Eighth place went to Bruce Levitt, from Beverly Hills, CA. This marked the eighth time he’s cashed at the WSOP, and was his best showing since his first time in the money, back in 1996. Levitt’s cut of the prize pool came to $22,889.
Rounding out the final table was Thomas Taylor, a 32-year-old poker pro from Alberta, Canada. The former gold ring winner on the WSOP Circuit now has five cashes at the WSOP and picked up $17,883 for making the nine-handed finale.
Among those who finished in the money were – five-time gold bracelet winner Allen Cunningham; three-time gold bracelet winners “Miami John” Cernuto and Dutch Boyd; two-time gold bracelet winners John Monnette, Chris Bjorin, Steve Billirakis, and Eli Elezra; and one-time winners “Captain Tom” Franklin and Vladimir Shchemelev.
Also, Tony Cousineau added yet another notch to his holy belt as the player with the most cashes in WSOP history without a victory, now at 69 (and climbing).
As for the champion Mizrachi, he took the victory in stride. Surrounded by his family, he noted that having such a close-knit support group really makes a difference.
“Anytime one of us is playing, we cheer for each other,” Mizrachi said. “When (Michael) is playing, I’m always wanting him to do well, and win if I’m not in it. There’s never been a rivalry between us.”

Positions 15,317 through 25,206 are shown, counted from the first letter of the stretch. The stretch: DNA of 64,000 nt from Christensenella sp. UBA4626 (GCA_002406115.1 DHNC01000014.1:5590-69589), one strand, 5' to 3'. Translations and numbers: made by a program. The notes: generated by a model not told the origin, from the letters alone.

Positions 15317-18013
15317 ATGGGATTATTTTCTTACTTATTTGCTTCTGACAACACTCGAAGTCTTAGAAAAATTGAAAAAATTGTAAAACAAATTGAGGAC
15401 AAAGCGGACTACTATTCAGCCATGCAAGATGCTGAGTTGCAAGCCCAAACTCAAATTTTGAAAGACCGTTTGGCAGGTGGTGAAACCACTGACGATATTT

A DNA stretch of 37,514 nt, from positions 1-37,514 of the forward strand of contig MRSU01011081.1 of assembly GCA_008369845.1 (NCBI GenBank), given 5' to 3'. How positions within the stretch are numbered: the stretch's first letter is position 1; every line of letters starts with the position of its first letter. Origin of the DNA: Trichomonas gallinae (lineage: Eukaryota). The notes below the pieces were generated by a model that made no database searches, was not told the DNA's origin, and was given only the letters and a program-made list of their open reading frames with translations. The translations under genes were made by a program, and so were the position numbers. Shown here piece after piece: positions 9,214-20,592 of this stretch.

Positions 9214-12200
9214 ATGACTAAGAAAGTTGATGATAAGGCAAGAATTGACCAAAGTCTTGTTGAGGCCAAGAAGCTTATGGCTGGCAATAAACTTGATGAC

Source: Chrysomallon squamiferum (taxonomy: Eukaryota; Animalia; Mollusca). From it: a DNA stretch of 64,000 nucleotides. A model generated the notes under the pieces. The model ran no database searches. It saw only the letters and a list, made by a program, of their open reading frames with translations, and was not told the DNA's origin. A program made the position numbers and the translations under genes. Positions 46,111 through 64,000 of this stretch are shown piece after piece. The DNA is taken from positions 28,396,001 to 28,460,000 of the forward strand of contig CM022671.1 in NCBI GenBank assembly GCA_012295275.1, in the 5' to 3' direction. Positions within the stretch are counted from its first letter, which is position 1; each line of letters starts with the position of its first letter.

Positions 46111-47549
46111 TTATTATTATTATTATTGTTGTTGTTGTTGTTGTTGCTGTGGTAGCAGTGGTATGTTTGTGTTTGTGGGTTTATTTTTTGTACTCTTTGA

When asked about his other brothers playing against him, Mizrachi noted that he’d cherish the chance to if either Eric or Danny make a deep. “I’d love to see that happen,” Mizrachi said. “But if I’m playing heads-up against them, I’m not going to give it up. I always want to win, too.”
Mizrachi ended the post-tournament interview noting the importance of the WSOP gold bracelet. “It’s what we play for, it’s what all players play for. Winning here is what it’s all about.”
As for what’s next, Mizrachi has his mind set on either the $50,000 buy-in Poker Players Championship, or the Main Event. “I’ll take either one of those,” he said. “But to win the Main Event, well, that means your name stays on the wall forever. That’s the one I really want.”
More than 86 percent of the participants in this event were Americans
Average Age of Participants: 45.5 years (about 10 years older than average WSOP event)
Males (881) / Females (37)
Written by Nolan Dalla (WSOP Media Staff)